Hockey icon Don Cherry was born in his beloved Kingston, Ontario on February 5, 1934. Cherry played his junior career with the Windsor Spitfires and the Barrie Flyers then turned pro with the Hershey Bears in 1954-55.
Cherry spent that season with the Bears, but got a chance to join the NHL's Boston Bruins during the '55 playoffs, playing just one game.
After his stint with the B's, Cherry returned to the minors for the next fifteen seasons. He bounced around the minors patrolling bluelines for nine different minor-pro clubs. With a very respectable workman-like career as a player behind him following his retirement in 1969, Cherry began working in construction but soon missed the game and made a comeback in 1971, returning to the defence of the Rochester Americans. By mid-season, Cherry was coaching the club and though criticized for being too friendly with the players he excelled as a coach and was named Coach of the Year in 1972.
With this success under his belt, Cherry embarked on the second stage of his hockey career and returned to Boston in 1974, this time as the club's head coach. Cherry was an instant success in Beantown, leading the team to four straight division titles. In 1976, Cherry won the Jack Adams Award as the NHL's top bench boss. He also joined the coaching staff of the victorious Team Canada in the '76 Canada Cup.
Cherry's career in Boston hit a major speed bump in 1979. In a playoff series versus the Montreal Canadiens, a too-many men on the ice penalty allowed the Canadiens back into a game the Bruins seemed certain to win. When Yvon Lambert scored in overtime, Cherry's fate was sealed and he was let go at season's end.
Cherry didn't miss a beat and was coaching again the next season, but being hired as the head coach of the woeful Colorado Rockies was a thankless task, and after they stumbled to a last place finish, Cherry was fired again.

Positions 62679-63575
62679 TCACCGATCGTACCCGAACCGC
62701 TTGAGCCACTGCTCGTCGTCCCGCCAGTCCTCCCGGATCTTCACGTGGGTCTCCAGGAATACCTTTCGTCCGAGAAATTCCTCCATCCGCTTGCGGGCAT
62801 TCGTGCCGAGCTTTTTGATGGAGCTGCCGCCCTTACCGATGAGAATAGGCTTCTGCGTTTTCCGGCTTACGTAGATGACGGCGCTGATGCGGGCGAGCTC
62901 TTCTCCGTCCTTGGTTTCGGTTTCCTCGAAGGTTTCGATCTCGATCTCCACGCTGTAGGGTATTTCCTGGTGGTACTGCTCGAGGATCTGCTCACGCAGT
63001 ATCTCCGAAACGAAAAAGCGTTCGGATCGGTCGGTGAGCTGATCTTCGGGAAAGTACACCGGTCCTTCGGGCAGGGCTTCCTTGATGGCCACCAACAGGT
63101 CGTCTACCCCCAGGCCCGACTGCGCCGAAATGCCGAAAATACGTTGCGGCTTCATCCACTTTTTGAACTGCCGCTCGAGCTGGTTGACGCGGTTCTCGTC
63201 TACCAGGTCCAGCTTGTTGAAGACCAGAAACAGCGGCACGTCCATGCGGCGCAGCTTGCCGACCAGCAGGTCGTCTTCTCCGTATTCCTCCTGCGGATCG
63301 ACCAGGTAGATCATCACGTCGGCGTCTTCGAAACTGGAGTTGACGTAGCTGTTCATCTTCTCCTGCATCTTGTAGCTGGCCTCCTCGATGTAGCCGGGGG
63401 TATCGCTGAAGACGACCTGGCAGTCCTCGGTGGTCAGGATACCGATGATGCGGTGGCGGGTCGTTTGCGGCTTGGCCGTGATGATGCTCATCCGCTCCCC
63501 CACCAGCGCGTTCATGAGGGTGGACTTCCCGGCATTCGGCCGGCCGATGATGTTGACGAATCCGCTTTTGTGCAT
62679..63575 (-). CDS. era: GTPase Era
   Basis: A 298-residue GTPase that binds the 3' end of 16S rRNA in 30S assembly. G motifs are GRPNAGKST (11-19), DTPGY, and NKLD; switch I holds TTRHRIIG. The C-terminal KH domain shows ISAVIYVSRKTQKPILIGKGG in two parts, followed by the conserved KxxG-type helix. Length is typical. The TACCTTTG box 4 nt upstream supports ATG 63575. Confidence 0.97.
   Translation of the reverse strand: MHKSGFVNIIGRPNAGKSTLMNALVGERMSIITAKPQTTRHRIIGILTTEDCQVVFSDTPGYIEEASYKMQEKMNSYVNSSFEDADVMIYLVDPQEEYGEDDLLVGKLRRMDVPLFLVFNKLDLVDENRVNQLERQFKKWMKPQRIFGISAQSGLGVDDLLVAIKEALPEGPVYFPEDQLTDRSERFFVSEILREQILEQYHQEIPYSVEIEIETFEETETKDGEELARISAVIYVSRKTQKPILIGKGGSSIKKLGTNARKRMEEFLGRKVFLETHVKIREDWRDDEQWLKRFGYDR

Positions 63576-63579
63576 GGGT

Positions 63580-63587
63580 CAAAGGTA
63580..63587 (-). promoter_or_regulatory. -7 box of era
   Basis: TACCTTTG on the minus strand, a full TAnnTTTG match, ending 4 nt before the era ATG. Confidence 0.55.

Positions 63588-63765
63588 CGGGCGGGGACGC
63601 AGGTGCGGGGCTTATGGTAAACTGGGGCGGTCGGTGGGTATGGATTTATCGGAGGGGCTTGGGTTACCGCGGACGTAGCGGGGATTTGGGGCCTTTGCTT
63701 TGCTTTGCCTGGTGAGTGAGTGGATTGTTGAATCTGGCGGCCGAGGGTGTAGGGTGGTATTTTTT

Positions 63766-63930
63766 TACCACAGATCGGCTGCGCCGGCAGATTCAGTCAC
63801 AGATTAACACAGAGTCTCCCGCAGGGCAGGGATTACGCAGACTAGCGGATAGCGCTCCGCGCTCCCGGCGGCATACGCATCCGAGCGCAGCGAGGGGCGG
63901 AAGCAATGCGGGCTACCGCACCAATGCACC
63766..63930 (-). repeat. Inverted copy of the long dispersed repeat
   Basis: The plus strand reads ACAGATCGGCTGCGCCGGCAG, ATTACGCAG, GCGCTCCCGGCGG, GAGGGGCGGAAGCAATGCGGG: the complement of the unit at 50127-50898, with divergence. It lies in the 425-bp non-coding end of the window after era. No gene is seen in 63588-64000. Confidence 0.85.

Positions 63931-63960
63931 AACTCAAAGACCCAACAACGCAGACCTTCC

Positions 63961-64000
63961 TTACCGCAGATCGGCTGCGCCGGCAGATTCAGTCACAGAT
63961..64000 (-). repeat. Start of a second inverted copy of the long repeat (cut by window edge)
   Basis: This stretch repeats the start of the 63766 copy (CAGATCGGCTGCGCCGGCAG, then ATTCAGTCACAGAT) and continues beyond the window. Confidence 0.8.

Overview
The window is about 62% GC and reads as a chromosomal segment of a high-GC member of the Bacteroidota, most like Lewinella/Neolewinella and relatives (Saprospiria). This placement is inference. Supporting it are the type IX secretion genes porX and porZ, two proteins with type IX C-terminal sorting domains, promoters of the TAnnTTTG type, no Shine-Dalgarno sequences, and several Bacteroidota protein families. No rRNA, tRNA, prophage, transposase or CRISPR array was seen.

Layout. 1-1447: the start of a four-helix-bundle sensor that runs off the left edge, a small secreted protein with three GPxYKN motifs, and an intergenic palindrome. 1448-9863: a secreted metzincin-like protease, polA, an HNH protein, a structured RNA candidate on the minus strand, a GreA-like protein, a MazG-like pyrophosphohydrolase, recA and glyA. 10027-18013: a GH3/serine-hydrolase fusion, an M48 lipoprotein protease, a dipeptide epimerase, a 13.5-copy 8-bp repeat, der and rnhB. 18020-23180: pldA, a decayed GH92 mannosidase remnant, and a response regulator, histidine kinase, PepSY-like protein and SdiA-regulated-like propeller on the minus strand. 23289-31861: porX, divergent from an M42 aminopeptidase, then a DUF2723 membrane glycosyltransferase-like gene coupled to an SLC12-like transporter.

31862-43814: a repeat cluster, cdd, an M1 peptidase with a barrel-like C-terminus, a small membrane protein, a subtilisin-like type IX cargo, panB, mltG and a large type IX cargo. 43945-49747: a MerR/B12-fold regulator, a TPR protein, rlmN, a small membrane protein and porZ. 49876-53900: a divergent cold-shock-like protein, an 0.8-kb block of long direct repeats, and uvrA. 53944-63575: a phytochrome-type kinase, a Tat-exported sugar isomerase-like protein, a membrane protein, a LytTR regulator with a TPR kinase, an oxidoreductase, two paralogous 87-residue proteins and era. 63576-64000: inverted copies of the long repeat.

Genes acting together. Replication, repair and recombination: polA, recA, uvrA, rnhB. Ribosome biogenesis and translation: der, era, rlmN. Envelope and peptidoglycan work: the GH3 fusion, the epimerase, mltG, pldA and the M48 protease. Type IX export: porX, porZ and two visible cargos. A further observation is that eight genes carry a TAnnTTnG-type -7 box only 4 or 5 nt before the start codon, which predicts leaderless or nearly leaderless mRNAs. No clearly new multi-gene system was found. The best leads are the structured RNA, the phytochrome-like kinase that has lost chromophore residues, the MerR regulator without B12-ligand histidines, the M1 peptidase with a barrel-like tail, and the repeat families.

In 1980, Cherry made an appearance on Hockey Night in Canada, and a third, unlikely stage of his hockey career began. Cherry would continue his appearances, on a feature called "Coach's Corner" and rapidly grew in popularity. Cherry embraced controversy with his tell-it-like-it-is style and his distaste for European players and constant praise of tough hockey and the violence of the sport.
His first intermission musings quickly became a must-see for Canadian hockey fans and Cherry soon launched a television show called the Grapevine, a chain of restaurants, and a successful series of videos featuring hockey highlights and his trademark banter.
In 1997, Cherry purchased an Ontario Hockey League expansion franchise, the Missausaga Ice Dogs, and ruffled some feathers when he mandated that the team would only ice Canadian born players, refusing to allow imports to play for his club.
However, when the club stumbled badly its first few seasons, he was forced to back off his no-import policy and soon, with criticism mounting and the losses piling up on the ice, Cherry surprised many with his announcement that he would assume the coaching duties of the Ice Dogs for the 2001-02 campaign.
Cherry's longtime wife, Rose, passed away in 1997 which resulted in the formation of the Rose Cherry Home a hospice center for sick children.